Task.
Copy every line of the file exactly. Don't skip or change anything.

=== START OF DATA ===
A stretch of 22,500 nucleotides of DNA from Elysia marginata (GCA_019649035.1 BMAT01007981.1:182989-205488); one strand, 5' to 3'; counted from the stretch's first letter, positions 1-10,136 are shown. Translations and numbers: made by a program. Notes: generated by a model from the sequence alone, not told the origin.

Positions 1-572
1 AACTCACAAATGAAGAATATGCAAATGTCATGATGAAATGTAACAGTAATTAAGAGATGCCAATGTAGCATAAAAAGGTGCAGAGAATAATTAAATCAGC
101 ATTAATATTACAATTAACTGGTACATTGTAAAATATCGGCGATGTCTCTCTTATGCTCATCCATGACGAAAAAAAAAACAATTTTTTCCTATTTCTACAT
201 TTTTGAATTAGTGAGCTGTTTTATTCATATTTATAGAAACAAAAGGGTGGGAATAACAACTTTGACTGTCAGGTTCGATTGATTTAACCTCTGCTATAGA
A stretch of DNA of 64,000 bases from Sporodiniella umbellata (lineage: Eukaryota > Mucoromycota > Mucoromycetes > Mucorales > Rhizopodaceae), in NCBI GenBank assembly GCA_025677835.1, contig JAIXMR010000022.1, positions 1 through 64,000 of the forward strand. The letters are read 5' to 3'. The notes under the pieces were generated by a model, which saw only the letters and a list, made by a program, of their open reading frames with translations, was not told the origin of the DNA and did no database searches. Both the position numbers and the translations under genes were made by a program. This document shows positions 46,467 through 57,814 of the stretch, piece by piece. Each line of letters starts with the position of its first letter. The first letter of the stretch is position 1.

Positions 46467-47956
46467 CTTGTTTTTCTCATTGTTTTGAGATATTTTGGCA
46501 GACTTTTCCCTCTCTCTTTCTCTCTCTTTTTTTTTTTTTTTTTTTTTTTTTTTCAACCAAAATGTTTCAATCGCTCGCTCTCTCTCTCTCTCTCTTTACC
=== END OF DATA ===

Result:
A stretch of 22,500 nucleotides of DNA from Elysia marginata (GCA_019649035.1 BMAT01007981.1:182989-205488); one strand, 5' to 3'; counted from the stretch's first letter, positions 1-10,136 are shown. Translations and numbers: made by a program. Notes: generated by a model from the sequence alone, not told the origin.

Positions 1-572
1 AACTCACAAATGAAGAATATGCAAATGTCATGATGAAATGTAACAGTAATTAAGAGATGCCAATGTAGCATAAAAAGGTGCAGAGAATAATTAAATCAGC
101 ATTAATATTACAATTAACTGGTACATTGTAAAATATCGGCGATGTCTCTCTTATGCTCATCCATGACGAAAAAAAAAACAATTTTTTCCTATTTCTACAT
201 TTTTGAATTAGTGAGCTGTTTTATTCATATTTATAGAAACAAAAGGGTGGGAATAACAACTTTGACTGTCAGGTTCGATTGATTTAACCTCTGCTATAGA
A stretch of DNA of 64,000 bases from Sporodiniella umbellata (lineage: Eukaryota > Mucoromycota > Mucoromycetes > Mucorales > Rhizopodaceae), in NCBI GenBank assembly GCA_025677835.1, contig JAIXMR010000022.1, positions 1 through 64,000 of the forward strand. The letters are read 5' to 3'. The notes under the pieces were generated by a model, which saw only the letters and a list, made by a program, of their open reading frames with translations, was not told the origin of the DNA and did no database searches. Both the position numbers and the translations under genes were made by a program. This document shows positions 46,467 through 57,814 of the stretch, piece by piece. Each line of letters starts with the position of its first letter. The first letter of the stretch is position 1.

Positions 46467-47956
46467 CTTGTTTTTCTCATTGTTTTGAGATATTTTGGCA
46501 GACTTTTCCCTCTCTCTTTCTCTCTCTTTTTTTTTTTTTTTTTTTTTTTTTTTCAACCAAAATGTTTCAATCGCTCGCTCTCTCTCTCTCTCTCTTTACC